Fergus was a one-trick puppy, but it was a doozy, a monster über trick at the 1080 backside cab rodeo flip level. When he noticed strangers on the street he would perk up, assess the situation, make a bee-line for the least dog-loving person in the group, and turn on the dictionary definition of “bright-eyed and bushy-tailed” as he wagged his tail, turned in circles, and gazed up adoringly at the humans. Resistance was futile. If I had a dollar for every “aww so cute” it would have put him through Harvard. If the group were outside a restaurant or, better yet, carrying takeout food, winning their interest while the smell of cooking lingered in the air was transcendent canine ecstasy. It never ever got old.
Around 18,000 years of unnatural selection led to this apex predator of pet affection, an adorable dog. We’ll never know when or where he needed to turn on the charm to survive, or how his winning formula went wrong, before we adopted a scrawny sickly 8-month old mutt off the street whom the SPCA had infelicitously named “S crappy.”
The downside was Fergus had no great loyalty to his ostensible owners. The three times he managed to hop out of the car he took off for the hills like a jackrabbit, knowing he could lure a meal and a new living arrangement without breaking a sweat. We were lucky that each time an interesting smell distracted him long enough so I could tackle him. He was never off-leash on the street again, and even on-leash he’d wander expectantly into stranger’s open doors and garages looking for a new relationship. Depending on the kindness of strangers was his modus operandi, so he was the least grateful dog we’ve adopted.
His charm power meter had limits. At parties, after 45 minutes of showing off I’d find him recumbent and pensive in a corner. I feel the same way (“You can’t expect me to keep up that level of charm, I’d have a heart attack” — Play It Again, Sam); sometimes we’d curl up together. He was probably wondering what more he had to do for the adoring crowds to lift him onto the dining table in acclamation.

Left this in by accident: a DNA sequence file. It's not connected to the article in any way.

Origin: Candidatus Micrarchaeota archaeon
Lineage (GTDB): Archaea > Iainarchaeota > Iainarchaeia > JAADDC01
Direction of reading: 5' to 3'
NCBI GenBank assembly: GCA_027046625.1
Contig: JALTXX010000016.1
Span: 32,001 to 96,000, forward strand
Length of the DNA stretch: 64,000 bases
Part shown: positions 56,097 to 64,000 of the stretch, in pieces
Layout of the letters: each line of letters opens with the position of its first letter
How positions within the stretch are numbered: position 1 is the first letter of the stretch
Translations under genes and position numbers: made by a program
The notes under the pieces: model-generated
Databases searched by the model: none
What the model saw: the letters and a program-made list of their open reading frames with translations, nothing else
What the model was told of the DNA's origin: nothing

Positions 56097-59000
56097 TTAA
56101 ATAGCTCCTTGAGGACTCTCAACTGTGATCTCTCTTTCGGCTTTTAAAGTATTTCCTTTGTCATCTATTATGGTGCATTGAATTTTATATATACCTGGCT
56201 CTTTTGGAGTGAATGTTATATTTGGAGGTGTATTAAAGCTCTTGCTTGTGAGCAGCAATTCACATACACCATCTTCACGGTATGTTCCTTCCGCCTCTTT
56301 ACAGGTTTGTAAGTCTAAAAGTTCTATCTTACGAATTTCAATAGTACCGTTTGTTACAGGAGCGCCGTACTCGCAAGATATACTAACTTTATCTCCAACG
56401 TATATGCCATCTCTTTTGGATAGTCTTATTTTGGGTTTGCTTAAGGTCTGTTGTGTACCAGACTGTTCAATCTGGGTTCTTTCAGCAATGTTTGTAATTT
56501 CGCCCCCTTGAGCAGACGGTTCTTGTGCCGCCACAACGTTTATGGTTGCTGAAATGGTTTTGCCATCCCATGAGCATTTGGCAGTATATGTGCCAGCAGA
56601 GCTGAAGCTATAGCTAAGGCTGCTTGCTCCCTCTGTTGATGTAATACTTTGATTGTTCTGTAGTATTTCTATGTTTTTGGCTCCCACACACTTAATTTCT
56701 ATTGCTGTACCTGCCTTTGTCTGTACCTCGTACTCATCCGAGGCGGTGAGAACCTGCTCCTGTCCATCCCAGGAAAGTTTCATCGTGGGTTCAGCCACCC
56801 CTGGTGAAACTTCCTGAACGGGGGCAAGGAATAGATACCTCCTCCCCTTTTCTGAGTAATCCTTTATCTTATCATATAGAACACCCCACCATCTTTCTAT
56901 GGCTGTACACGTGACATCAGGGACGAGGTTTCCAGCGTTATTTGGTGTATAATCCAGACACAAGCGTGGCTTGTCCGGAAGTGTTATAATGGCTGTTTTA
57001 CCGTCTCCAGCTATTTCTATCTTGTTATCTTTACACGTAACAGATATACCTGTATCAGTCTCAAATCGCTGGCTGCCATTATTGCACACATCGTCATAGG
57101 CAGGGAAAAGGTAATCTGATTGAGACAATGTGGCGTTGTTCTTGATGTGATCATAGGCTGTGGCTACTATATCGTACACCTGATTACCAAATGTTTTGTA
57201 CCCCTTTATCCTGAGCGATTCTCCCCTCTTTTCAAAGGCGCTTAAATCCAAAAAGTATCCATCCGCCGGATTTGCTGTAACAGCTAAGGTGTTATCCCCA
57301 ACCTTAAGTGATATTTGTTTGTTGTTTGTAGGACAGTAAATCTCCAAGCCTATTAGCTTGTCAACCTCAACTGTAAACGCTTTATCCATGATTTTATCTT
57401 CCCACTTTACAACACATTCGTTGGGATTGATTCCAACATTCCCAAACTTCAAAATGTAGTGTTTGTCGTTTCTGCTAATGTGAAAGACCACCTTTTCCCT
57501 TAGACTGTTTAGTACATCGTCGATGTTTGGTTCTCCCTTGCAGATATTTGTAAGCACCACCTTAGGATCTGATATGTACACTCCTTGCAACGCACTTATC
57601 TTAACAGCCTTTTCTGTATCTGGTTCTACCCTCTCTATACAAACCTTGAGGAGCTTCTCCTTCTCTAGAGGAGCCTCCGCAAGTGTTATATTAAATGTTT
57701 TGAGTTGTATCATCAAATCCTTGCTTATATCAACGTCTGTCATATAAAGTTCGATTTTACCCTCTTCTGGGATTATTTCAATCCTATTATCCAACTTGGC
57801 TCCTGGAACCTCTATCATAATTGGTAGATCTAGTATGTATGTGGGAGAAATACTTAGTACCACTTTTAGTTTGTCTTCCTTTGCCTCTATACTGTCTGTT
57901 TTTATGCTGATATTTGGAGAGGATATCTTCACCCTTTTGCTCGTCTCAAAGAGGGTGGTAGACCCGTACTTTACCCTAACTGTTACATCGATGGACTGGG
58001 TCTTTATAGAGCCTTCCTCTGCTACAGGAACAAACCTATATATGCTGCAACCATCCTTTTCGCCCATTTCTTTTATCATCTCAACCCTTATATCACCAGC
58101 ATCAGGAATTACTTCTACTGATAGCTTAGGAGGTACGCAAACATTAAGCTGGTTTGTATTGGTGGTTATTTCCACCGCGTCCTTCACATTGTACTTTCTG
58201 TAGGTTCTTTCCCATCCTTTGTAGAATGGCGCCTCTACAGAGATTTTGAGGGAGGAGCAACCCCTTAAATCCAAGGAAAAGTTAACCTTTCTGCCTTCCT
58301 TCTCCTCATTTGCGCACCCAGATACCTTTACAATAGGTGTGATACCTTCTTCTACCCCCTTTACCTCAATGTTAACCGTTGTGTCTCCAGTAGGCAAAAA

Fergus quickly learned to do the basic dog command repertoire: sit, down, shake, high five, and turn. When we got Nuala, a far smarter angry lesbian bitch, he struggled to keep up. He would “Go to your mat” if he liked the mat in question, but “Fetch the ball! Not the rope, the ball! Not the stuffed toy, get the ball!” ended with him wagging his tail in a transparent “I’m blonde and cute, you can’t expect me to discern the quiddity of objects!”
The darkness for him was narrow but deep. He was terrified of thunder, and despite how rare thunderstorms are where we live, his brain worked overtime to connect all kinds of events with it. Fireworks displays would make him desperate to find one unsatisfactory hiding place after another, his heart shaking his body from side to side like a rubber ball in a box. But then firecrackers too, so after a single crack he would turn tail and pull on the leash towards home. For the week around the 4th of July we would have to carry him outside. He learned to be scared of balloons that someone might puncture and even bubblewrap that someone might pop, and then any kind of package that might have bubblewrap, so that he would run away from deliveries and presents while Nuala would scrabble at the box hoping it contained treats and toys. The best thing about growing old was he couldn’t hear far-away explosions, but ’til the very end he could smell from a block away whether a party at the park had balloons (please, no further!) or not (yay!)
The narrow gap between our house and the neighbor’s is the only one on a long block, making it the cross-town route for cats with irresponsible owners and urban wildlife – possums, raccoons, skunks. Fergus believed his job was to alert us loudly and often to these interlopers (whereas a burglar would be a welcome opportunity for flirting and adventure). As his eyesight failed, any imagined motion would send him into intruder alert mode.
Fergus’ kidney function deteriorated but he soldiered on diminished, with regular subcutaneous fluids from nurse mom. This week he became jaundiced probably due to liver failure, and he stopped eating. Staying at the animal hospital for intravenous fluids was an (expensive) opportunity for him to meet new people, but we were not going to subject him to invasive procedures. After two days with no clear diagnosis, he was still trembling in pain and not eating, with only a slim chance that antibiotics might restore him to, at best, a feeble dog with kidney problems. As his guardians and friends, we chose to kill him. A shot of propofol (the choice of Michael Jackson) and he was at peace, then a shot of barbiturates and he was gone. It’s an awesome terrible power to wield over another, but I fervently hope someone does it to me when I’m near my end. It is utterly inhumane that we don’t extend the same dignity in death to ourselves that we do to our companion animals.
Two weeks ago: an evening stroll, lights ahead, a group of people outside a pizza restaurant (!), and another chance for Fergus to delight strangers and strengthen the bonds between man and animal. It never grew old.
Goodbye my ward, my companion, my true friend.
wuff wuff wuff